There are many types of 3D printer out there, with several varying types within our hobby.  I won't cover the global usage of 3D printing here, other than to say that currently plastic, resin, ceramics, bio-materials, metals and more are all being 3D printed, it is a HUGE subject, but within our hobby, we can split things down more simply.

There are three main types of 3D printer used in our hobby, which I shall expand on below:

  • FDM
  • SLA

FDM Printing

Image by Freepik

Most FDM printers are generally considered to be hobby machines, as they are affordable and simple to use, however FDM 3D printers are used a great deal in industry for prototyping and custom goods as you can print a one-off item without having to make any moulds.  FDM stands for "Fused Deposition Modelling" which simply means the material is melted, deposited and cooled, and it fuses to the previous layer.  These machines are usually recognisable by the round spools of filament that hang above or alongside the printer.  A filament (or thread) of plastic* is fed into a print-head, which melts the plastic and draws out a line of material onto a flat platform, much like a regular printer.  One layer is printed out, then the print-head rises a very small amount, and it draws out another layer on top of the first, and so on.  These layers fuse together as the melted plastic is laid over the previous layer, and a three dimensional model is built up.  FDM printers are relatively clean to run as there are no liquids involved, so they are a favourite amongst educational facilities and hobbyists.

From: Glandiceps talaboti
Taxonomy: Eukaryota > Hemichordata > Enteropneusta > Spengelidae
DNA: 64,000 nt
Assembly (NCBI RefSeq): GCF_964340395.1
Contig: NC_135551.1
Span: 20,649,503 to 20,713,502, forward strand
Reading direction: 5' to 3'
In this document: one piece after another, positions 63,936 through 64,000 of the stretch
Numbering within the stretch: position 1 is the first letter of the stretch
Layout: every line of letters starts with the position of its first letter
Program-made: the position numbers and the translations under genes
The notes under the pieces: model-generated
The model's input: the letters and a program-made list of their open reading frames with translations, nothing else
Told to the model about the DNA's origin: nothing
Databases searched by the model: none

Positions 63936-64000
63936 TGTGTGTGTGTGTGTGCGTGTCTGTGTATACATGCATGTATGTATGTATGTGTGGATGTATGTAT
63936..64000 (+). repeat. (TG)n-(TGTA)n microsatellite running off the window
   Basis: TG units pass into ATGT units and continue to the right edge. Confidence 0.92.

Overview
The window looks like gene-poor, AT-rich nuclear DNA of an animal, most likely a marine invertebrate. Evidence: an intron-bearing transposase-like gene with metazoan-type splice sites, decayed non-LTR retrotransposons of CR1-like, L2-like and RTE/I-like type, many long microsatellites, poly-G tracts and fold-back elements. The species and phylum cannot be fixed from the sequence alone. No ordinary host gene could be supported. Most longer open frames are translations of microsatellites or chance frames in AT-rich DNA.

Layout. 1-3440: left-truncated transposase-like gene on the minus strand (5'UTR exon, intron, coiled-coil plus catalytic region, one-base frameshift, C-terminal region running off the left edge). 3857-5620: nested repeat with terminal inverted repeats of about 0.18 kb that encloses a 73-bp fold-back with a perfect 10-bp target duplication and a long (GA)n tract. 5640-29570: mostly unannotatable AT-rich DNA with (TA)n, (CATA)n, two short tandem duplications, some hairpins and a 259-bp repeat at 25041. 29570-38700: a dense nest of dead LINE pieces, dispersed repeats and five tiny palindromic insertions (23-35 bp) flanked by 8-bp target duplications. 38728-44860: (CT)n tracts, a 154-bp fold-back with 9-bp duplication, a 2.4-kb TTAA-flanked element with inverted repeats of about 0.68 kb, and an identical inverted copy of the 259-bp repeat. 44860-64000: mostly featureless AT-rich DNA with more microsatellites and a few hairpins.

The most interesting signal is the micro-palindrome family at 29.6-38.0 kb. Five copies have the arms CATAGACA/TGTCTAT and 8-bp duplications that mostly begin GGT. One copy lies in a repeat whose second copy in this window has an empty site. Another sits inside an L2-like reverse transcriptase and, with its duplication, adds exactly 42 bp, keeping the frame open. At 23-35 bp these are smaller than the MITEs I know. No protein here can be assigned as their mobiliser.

* I use the term "plastic" loosely here; FDM printers can use a range of materials, including ABS plastic, Nylon, foam and PLA, which is a bioplastic so is considered more environmentally friendly and less toxic than other plastics, however it does not decompose well naturally (so incineration or industrial decomposition is needed).

Scopigno R., Cignoni P., Pietroni N., Callieri M., Dellepiane M. (2017). "Digital Fabrication Techniques for Cultural Heritage: A Survey". Computer Graphics Forum 36 (1): 6–21. DOI:10.1111/cgf.12781